Is everyone expected to live and work in the same community? The answer is no. But there is a policy goal of shortening commutes through land use and transportation policies. One part of Plan Bay Area is the identification of "priority development areas" where housing and job centers are relatively near transportation corridors such as freeways, Caltrain or BART. For example, now cities and developers are exploring options for housing and jobs near the new BART stations planned between Fremont and San Jose.

What is the relationship between Plan Bay Area and the regional housing needs assessment? For the current regional assessment and Palo Alto housing allocations, there was no connection. The housing needs assessment was completed before Plan Bay Area regional growth projections were known. Both the state and ABAG agree that if the regional housing needs assessment had been based on Plan Bay Area, the regional housing targets would be higher than under the adopted housing needs assessment. The next assessment will be based on future Plan Bay Area growth projections.

Would it make any difference in Plan Bay Area if greenhouse-gas emissions magically disappeared? Probably not. One result would be that the region would be even more attractive as a place to live and work and growth would probably increase. But the trend toward locating jobs, housing and transportation to reduce the time and expense of travel is desired by residents and businesses apart from reducing greenhouse-gas emissions and these plans would proceed because they meet the needs of residents and businesses.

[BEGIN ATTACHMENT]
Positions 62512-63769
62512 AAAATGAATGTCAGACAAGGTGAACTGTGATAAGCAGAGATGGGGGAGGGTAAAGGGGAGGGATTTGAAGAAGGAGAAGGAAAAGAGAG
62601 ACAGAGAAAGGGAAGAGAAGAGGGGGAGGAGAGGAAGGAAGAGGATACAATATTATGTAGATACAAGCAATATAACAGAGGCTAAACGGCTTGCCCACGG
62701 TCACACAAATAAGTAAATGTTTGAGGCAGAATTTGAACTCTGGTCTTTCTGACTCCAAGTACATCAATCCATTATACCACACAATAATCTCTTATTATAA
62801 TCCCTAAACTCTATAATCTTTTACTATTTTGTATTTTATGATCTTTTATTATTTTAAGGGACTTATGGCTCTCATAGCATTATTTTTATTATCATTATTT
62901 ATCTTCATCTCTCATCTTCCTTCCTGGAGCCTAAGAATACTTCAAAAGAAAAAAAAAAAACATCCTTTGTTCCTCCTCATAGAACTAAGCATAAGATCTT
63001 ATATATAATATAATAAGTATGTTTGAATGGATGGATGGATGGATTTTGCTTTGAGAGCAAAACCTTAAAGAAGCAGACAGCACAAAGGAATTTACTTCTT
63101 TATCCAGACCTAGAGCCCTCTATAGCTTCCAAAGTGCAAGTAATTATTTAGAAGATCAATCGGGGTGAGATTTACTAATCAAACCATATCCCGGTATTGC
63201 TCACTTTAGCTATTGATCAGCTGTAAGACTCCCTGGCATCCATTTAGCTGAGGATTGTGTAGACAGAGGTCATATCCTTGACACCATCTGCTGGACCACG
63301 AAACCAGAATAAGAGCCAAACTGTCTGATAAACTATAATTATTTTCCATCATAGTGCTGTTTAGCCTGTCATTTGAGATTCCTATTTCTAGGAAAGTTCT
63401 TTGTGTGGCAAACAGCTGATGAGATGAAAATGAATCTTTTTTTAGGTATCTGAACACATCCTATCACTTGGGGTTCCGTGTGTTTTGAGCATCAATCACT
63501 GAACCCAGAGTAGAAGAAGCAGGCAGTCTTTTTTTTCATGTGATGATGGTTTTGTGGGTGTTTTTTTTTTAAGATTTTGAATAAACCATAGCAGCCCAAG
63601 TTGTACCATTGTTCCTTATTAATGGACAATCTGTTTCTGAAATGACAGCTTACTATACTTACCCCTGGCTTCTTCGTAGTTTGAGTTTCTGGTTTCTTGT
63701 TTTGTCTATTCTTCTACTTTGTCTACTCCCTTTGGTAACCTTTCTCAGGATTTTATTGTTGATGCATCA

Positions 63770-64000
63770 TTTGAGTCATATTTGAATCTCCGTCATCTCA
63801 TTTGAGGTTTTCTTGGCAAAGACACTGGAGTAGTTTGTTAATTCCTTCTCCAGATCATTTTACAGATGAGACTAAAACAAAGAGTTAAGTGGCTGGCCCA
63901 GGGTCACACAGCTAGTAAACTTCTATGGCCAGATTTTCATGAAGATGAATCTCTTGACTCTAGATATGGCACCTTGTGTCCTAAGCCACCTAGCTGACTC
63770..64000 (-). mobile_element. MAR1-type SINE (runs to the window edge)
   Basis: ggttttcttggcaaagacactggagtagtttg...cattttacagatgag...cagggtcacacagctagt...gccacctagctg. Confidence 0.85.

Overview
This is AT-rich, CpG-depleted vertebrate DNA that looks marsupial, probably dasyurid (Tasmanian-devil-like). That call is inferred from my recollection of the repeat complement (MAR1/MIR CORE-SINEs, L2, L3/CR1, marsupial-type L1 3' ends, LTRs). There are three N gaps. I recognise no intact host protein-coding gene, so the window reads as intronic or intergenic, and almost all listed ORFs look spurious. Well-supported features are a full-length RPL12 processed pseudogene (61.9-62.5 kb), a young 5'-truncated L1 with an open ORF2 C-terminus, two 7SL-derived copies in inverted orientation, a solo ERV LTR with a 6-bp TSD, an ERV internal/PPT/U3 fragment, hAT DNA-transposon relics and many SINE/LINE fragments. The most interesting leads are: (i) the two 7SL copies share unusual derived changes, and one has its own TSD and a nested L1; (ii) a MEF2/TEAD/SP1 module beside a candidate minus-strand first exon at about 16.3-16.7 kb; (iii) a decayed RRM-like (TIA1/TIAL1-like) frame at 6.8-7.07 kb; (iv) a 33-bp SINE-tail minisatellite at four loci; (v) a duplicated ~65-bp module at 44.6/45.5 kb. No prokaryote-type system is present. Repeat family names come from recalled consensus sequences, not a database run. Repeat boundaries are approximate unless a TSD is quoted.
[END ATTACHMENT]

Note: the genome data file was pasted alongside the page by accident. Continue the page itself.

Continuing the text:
For the current Plan Bay Area and the regional housing needs assessment, some residents in Palo Alto and other communities have argued that the regional growth projections are too high. As mentioned above, the current Palo Alto housing targets were not based on Plan Bay Area growth projections but the broader question deserves an answer.

I produced the regional growth projections and have told ABAG that if new projections were done this year, they would be higher than those in Plan Bay Area. Job growth has surged in the past two years averaging close to 100,000 jobs per year. Population growth is accelerating and last year Santa Clara County had the highest population growth rate among counties in California. Residents can see new plans for housing and job growth in our city, county and around the region even as demand pushes prices higher. Growth rates will slow as baby boomers age, retire and die and as birth rates decline. But the regional projection of 1 million more jobs and 2 million more residents by 2020 now seems conservative, particularly in light of immigration reform proposals that will increase expected regional growth.

Plan Bay Area is an attempt to plan for this anticipated growth in a way that supports economic prosperity and provides a range of housing, job location and transportation options to minimize the potential negative impacts of the coming growth on our lives.

Palo Alto resident Stephen Levy is director of the Center for Continuing Study of the California Economy.